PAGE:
A study by The University of South Australia has verified the structural integrity of walls constructed from tires packed with earth. Tire waste represents a major sustainability challenge globally, with Australia alone generating an average of 55 million (450,000 tons) of used tires each year.
A team of scientists has rigorously assessed the structural integrity of a test tire wall to examine how the structure performed under various stressors. The wall proved to be as structurally sound as conventional walls used in residential applications. “The wall we tested was the first of its kind to be scientifically tested in this fashion, and all the data indicates tire walls can be extremely strong and safe structures,” Dr Freney says. “While that structural integrity has been observed for many years in applications such as the retaining walls in earth-sheltered, Earthship homes, the lack of supporting data has prevented wider uptake of tire walls by engineers and architects, and we’re hoping this study will change that and expand the range of projects in which these walls are used.”
Dr. Freney suggests several unique characteristics of the structures may offer benefits over some traditional building approaches, particularly for retaining walls. “Not only are the tire walls as structurally sound as concrete or wood sleeper retaining walls, they are also extremely resilient. Unlike a concrete wall, we found these walls have the ability to ‘bounce back into shape’ following impact, such as from an earthquake. And if a drainage material such as recycled concrete rubble or crushed bricks is used to fill the tires, they also offer excellent drainage, which can be a major consideration in many retaining wall scenarios. Furthermore, the use of recycled fill materials reduces the environmental impact of the wall.”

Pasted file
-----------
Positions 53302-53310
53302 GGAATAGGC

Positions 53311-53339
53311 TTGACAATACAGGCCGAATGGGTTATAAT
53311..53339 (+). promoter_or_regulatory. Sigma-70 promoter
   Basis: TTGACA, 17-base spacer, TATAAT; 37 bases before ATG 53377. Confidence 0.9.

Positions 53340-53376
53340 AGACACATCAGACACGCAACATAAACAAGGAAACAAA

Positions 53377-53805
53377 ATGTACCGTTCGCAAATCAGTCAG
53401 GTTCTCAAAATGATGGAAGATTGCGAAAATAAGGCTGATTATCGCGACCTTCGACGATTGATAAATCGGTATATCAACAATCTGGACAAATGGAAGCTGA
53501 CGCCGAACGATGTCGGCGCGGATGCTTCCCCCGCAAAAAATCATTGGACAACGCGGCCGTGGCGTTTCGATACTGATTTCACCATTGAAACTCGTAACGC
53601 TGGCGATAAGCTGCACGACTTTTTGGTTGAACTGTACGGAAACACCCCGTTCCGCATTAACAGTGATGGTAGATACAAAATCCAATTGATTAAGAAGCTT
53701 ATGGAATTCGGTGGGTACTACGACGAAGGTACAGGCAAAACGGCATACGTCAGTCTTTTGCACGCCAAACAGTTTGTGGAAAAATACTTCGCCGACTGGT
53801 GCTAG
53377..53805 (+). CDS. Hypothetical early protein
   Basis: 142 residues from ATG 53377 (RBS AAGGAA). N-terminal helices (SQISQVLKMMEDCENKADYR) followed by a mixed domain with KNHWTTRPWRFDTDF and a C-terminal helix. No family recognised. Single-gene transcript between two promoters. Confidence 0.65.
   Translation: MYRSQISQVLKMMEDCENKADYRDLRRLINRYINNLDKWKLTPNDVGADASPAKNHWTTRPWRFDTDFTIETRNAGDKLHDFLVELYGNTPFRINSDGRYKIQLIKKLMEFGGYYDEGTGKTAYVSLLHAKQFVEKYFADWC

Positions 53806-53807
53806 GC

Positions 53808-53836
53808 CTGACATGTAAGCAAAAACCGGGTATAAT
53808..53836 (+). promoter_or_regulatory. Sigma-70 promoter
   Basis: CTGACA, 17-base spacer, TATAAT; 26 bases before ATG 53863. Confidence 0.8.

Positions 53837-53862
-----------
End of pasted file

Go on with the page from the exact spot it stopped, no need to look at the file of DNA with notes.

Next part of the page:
While the study only tested one real world wall as part of the project, Yachong Xu developed software models that allow the data obtained to be extrapolated to other designs, making the results applicable to a wide range of scenarios and stakeholders. “We really believe this research provides a strong evidence base for the expanded use of tire walls in housing and other applications,” Dr Freney says.
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